NFL: Thomas shows the way for female referees

By Teresa M. Walker

Associated Press

Published: Friday, Nov. 27 2009 12:00 a.m. MST

MEMPHIS, Tenn. — Sarah Thomas looks at the mirror in the officials' locker room, tucking hair under a straightened cap and feels happy.

"I look like a boy," the linesman says.

Actually, she looks like a referee.

With her shoulder-length blond hair tied up in a knot behind her head and covered by the black hat, close inspection is needed to notice that Thomas is a woman on the otherwise all-male crew officiating the game.

Thomas made history in 2007 as the first woman to officiate a Division I college football game and is on the NFL's list of officiating prospects. The 36-year-old married mother of two young sons from Brandon, Miss., who also is a pharmaceutical representative, knows few officials ever make it to the NFL.

"I'll cross that bridge when it presents itself," Thomas said.

She is one of five women officiating Division I college football, with two working in the Mid-Eastern Athletic Conference and two in the Southwestern Athletic Conference. Terri Valenti is believed to be the first woman to officiate a pro game — on Oct. 17 she worked as head linesman of a United Football League game between the California Redwoods and New York Sentinels.

"I'm not doing this for recognition or wanting to break a glass ceiling or whatever," Thomas says. "I'm going at it the same way they're going at it. There's a job to be done. It just so happens I'm a female. I can't change that."

She may not be doing it for recognition, but the NFL has noticed.

"Sarah Thomas is most definitely on our list of officiating prospects," league spokesman Greg Aiello said. "We have been scouting her, and we arranged for her to work at the New Orleans Saints training camp the past two summers."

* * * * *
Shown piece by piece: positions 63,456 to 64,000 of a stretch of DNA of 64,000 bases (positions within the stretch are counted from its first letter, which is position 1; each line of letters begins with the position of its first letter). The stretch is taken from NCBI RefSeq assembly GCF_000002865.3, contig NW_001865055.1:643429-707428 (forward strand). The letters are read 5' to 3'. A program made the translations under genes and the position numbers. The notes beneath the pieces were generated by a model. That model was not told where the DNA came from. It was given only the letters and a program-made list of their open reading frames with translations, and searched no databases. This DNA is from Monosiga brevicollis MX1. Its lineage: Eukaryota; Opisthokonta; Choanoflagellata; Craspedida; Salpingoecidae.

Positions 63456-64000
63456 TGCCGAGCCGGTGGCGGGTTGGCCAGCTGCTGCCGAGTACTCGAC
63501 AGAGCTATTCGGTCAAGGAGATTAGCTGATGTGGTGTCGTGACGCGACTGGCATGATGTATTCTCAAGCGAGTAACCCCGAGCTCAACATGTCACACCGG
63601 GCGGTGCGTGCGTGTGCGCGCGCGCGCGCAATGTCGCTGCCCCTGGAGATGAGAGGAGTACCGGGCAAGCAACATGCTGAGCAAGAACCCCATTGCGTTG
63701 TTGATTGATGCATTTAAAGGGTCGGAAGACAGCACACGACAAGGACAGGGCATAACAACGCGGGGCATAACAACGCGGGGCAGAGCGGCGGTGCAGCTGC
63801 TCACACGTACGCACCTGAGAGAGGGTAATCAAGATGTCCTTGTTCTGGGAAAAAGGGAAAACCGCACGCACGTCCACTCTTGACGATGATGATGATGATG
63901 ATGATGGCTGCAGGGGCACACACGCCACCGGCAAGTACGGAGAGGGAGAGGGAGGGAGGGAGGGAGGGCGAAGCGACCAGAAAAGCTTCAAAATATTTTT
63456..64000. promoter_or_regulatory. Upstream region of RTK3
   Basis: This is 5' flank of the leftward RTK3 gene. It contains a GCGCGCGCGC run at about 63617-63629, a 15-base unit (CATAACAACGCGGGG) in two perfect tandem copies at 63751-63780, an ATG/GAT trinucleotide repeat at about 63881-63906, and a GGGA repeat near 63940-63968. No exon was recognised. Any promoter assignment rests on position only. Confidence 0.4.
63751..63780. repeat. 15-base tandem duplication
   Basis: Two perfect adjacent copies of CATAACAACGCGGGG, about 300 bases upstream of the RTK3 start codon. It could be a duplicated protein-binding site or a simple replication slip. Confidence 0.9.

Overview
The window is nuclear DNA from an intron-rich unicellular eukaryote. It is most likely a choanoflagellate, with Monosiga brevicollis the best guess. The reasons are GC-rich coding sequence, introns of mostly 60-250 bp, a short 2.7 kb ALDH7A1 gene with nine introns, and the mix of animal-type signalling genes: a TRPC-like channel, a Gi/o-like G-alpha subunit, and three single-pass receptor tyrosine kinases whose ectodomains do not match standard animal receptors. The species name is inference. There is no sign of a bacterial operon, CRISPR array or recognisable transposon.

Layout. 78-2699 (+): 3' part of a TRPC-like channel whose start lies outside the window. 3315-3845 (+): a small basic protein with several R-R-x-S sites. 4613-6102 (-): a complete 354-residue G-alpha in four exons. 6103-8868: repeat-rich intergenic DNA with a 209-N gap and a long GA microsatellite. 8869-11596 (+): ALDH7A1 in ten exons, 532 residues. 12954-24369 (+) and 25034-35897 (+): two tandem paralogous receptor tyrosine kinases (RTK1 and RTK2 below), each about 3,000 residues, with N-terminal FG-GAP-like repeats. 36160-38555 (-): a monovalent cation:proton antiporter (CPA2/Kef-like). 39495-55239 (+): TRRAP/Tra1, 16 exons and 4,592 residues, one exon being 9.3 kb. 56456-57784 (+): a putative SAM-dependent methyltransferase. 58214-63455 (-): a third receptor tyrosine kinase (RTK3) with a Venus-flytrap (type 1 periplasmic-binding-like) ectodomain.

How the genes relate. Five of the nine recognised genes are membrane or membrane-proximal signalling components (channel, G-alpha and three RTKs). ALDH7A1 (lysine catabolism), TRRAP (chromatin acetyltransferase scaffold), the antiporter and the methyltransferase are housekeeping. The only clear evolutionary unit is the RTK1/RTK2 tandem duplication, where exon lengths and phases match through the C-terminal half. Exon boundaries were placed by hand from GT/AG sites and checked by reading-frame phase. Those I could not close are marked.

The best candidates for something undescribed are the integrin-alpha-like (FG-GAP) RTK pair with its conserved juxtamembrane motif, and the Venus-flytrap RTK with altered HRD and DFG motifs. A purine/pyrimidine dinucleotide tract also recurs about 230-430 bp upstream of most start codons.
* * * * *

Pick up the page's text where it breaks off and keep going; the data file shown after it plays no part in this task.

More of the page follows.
Thomas considered quitting in 2006 to focus on her family.

Her sons, Bridley and Brady, were playing sports themselves, and her husband, Brian, coached. Junior colleges weren't interested in women working as officials. She had worked high school playoffs and all-star games and felt she had gone as far as she could.

Then she got a call from Joe Haynes, who had seen her officiate a game he scouted.

Haynes then called Gerald Austin, an NFL referee for more than 25 years and head of officials for Conference USA, to talk with Thomas. Austin liked her approach and philosophy of officiating, so he got her into an officials camp held annually in Reno, Nev.

"There were 12 people at each position, and I felt like Sarah was as good as anyone else at her position when I saw her," Austin said.

He put her on staff at Conference USA in 2007, working her in two nonconference games against Football Championship Series teams.

Thomas worked more games in 2008 and was put on a crew with a full slate of 11 games this season. Austin likes her knowledge of rules, coachability and field presence.

Austin also sees her having the potential to be considered in the future for the NFL.

"I wouldn't say, yeah, she's going to be in the NFL someday. There's too many good officials out there. The NFL's going to look at her just like anybody else. Who can go out there on Sunday afternoon and do the job?" Austin said.

Qualifying to become an NFL official isn't easy. At least 10 years of total officiating experience is required, including five years at the Division I college level or with another professional league.

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